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Reid blasts GOP threat on eliminating filibuster

Scrutiny increased since Schiavo case

WASHINGTON -- A historic confrontation over the federal courts and the rights of legislative minorities continued to escalate over the weekend, as a key Democrat sharpened his criticism of Republican threats to eliminate the filibuster for judicial nominations.

Senate minority leader Harry Reid of Nevada charged that barring the use of the filibuster against court nominees would reduce the Senate to ''a rubber stamp for the president."

''When it comes down to it, stripping away these important checks and balances is about the arrogance of those in power who want to rewrite the rules so that they can get their way," Reid said Saturday in the weekly Democratic radio address.

Reid's remarks underscored the growing tension in Washington over judicial nominations.

Frustrated by Democratic use of the filibuster to block 10 of Bush's first-term nominees to the powerful federal appellate courts, GOP leaders are considering changing Senate rules to prohibit the parliamentary tactic for judicial nominations. That would allow Bush's nominees to be confirmed with 51 votes, rather than 60 votes required to break a filibuster.

Because the GOP has 55 senators, that would mean Democrats could block Bush court nominees -- including a potential nomination for a Supreme Court vacancy -- only if they could persuade at least six of the GOP lawmakers to join them. That would be a huge hurdle, given the reluctance of senators to vote against nominees from a president of their own party.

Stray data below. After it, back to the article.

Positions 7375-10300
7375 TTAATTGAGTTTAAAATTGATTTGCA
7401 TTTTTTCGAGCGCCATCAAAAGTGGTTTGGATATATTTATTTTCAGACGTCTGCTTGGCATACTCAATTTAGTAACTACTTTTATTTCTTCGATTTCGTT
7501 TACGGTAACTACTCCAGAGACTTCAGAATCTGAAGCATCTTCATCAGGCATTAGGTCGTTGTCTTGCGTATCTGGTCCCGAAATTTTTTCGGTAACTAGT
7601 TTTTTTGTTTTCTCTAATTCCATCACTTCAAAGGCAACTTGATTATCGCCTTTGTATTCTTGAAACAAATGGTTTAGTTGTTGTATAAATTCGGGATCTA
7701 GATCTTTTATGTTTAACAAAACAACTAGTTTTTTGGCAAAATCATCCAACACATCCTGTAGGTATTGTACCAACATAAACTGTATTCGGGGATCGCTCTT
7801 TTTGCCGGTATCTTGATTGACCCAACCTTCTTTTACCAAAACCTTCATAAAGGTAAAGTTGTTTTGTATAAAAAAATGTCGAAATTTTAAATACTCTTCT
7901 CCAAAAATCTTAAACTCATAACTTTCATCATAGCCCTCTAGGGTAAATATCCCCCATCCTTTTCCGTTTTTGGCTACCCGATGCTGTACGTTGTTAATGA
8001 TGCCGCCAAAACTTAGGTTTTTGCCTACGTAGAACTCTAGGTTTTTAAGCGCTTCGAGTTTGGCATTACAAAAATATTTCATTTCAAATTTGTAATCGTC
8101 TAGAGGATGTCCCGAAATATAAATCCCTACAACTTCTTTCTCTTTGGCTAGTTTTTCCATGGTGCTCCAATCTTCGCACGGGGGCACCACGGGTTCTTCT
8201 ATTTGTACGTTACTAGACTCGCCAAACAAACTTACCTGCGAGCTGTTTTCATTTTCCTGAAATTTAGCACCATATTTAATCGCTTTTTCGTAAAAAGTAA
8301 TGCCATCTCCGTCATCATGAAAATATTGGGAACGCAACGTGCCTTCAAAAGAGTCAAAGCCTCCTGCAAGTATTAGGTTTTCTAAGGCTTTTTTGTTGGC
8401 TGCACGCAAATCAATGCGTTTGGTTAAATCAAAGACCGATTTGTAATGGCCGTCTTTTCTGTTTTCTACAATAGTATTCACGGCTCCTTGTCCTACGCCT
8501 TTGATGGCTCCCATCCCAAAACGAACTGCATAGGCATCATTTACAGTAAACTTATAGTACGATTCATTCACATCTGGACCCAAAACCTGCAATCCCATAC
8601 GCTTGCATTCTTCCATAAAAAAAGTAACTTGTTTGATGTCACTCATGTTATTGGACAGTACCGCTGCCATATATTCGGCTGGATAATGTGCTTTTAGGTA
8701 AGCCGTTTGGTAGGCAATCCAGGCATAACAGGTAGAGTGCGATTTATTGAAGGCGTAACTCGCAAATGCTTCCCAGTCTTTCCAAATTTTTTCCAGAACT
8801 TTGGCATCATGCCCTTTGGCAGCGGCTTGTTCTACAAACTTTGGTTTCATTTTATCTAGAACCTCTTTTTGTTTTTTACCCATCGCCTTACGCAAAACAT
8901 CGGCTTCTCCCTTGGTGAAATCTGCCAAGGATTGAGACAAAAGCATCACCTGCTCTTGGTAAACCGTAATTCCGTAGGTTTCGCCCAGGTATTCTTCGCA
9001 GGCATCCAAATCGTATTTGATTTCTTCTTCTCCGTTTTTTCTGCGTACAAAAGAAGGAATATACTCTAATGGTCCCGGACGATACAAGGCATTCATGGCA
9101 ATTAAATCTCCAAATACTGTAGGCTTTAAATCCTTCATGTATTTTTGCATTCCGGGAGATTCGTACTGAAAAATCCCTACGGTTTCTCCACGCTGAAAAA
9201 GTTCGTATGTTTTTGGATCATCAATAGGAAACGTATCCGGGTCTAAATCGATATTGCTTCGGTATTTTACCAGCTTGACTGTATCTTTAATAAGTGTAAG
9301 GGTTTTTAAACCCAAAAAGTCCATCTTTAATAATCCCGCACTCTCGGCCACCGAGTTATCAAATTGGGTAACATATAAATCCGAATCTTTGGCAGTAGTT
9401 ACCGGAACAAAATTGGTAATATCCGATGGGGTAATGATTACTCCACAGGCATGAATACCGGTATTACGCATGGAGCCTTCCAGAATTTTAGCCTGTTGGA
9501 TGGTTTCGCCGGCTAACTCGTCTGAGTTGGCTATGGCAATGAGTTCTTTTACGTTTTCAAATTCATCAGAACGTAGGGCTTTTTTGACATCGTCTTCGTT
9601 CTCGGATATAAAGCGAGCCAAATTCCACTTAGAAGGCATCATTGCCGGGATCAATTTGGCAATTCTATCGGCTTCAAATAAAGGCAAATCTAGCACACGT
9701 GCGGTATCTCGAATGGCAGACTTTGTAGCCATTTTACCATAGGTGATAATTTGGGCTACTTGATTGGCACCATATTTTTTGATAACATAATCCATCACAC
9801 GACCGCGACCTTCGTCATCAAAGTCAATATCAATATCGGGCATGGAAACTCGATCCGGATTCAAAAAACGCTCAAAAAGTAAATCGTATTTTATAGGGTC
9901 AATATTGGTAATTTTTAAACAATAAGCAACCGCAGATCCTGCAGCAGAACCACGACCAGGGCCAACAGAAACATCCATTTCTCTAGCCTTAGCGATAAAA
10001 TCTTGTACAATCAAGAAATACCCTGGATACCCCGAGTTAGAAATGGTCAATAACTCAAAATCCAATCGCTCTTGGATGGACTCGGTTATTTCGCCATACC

But some Republicans remain uneasy about eliminating the filibuster, which has provided a last line of defense for legislative minorities throughout Senate history. As a result, aides on both sides say neither party appears certain it has enough votes to prevail if the Senate majority leader, Bill Frist, Republican of Tennessee, brings the rules change to a vote.

In a break with Senate Republican leaders, Senator John McCain, Republican of Arizona, said yesterday that he would oppose any ban on filibusters.

Appearing on CBS's ''Face the Nation," McCain said prohibiting filibusters for judicial nominations could spread to other legislative issues, fundamentally changing the Senate, and could harm Republicans in a future Democratic Senate.

Conservatives are pressuring the Senate leadership to implement the rules change. Those demands have grown louder since state and federal courts refused to order the reinsertion of a feeding tube for Terri Schiavo, the brain-damaged Florida woman who recently died.

Last week, leading social conservatives denounced the courts at a conference in Washington. But the prospect of exempting judicial nominations from the filibuster has drawn resistance from other parts of the GOP coalition, including the Gun Owners of America.

Senate Republican aides increasingly believe Democrats are bluffing with threats of counterattacks. They argue that if Democrats tried to stall the Senate, the party would face a public backlash like the GOP did in 1995 when it shut down the government during budget battles with then-President Clinton.

Both Frist and Reid have said they are open to a compromise that could avert a showdown over the filibuster. Frist intends to present Democrats a proposal in about two weeks, an aide said.

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